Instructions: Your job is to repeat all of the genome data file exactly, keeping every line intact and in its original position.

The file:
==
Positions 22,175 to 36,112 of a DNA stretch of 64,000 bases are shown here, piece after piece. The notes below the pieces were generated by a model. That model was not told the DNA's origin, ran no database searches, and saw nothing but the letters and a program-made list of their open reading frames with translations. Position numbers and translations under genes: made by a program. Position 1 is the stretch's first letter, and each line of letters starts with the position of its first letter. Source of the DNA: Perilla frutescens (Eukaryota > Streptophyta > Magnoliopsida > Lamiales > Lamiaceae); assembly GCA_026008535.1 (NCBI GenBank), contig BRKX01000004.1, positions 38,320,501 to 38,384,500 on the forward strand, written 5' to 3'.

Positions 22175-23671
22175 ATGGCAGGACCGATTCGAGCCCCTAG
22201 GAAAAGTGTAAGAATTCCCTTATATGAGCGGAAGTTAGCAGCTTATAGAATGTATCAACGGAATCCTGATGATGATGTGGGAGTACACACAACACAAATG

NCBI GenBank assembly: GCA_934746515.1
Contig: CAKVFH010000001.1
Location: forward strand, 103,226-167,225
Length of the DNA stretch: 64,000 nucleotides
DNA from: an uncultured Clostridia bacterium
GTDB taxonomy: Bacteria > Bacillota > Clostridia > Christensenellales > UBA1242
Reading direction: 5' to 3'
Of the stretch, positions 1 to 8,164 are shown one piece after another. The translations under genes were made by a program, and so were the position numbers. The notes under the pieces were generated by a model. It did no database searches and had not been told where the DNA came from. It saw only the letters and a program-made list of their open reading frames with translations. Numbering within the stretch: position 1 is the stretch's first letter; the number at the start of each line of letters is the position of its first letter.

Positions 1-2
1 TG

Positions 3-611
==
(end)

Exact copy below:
Positions 22,175 to 36,112 of a DNA stretch of 64,000 bases are shown here, piece after piece. The notes below the pieces were generated by a model. That model was not told the DNA's origin, ran no database searches, and saw nothing but the letters and a program-made list of their open reading frames with translations. Position numbers and translations under genes: made by a program. Position 1 is the stretch's first letter, and each line of letters starts with the position of its first letter. Source of the DNA: Perilla frutescens (Eukaryota > Streptophyta > Magnoliopsida > Lamiales > Lamiaceae); assembly GCA_026008535.1 (NCBI GenBank), contig BRKX01000004.1, positions 38,320,501 to 38,384,500 on the forward strand, written 5' to 3'.

Positions 22175-23671
22175 ATGGCAGGACCGATTCGAGCCCCTAG
22201 GAAAAGTGTAAGAATTCCCTTATATGAGCGGAAGTTAGCAGCTTATAGAATGTATCAACGGAATCCTGATGATGATGTGGGAGTACACACAACACAAATG

NCBI GenBank assembly: GCA_934746515.1
Contig: CAKVFH010000001.1
Location: forward strand, 103,226-167,225
Length of the DNA stretch: 64,000 nucleotides
DNA from: an uncultured Clostridia bacterium
GTDB taxonomy: Bacteria > Bacillota > Clostridia > Christensenellales > UBA1242
Reading direction: 5' to 3'
Of the stretch, positions 1 to 8,164 are shown one piece after another. The translations under genes were made by a program, and so were the position numbers. The notes under the pieces were generated by a model. It did no database searches and had not been told where the DNA came from. It saw only the letters and a program-made list of their open reading frames with translations. Numbering within the stretch: position 1 is the stretch's first letter; the number at the start of each line of letters is the position of its first letter.

Positions 1-2
1 TG

Positions 3-611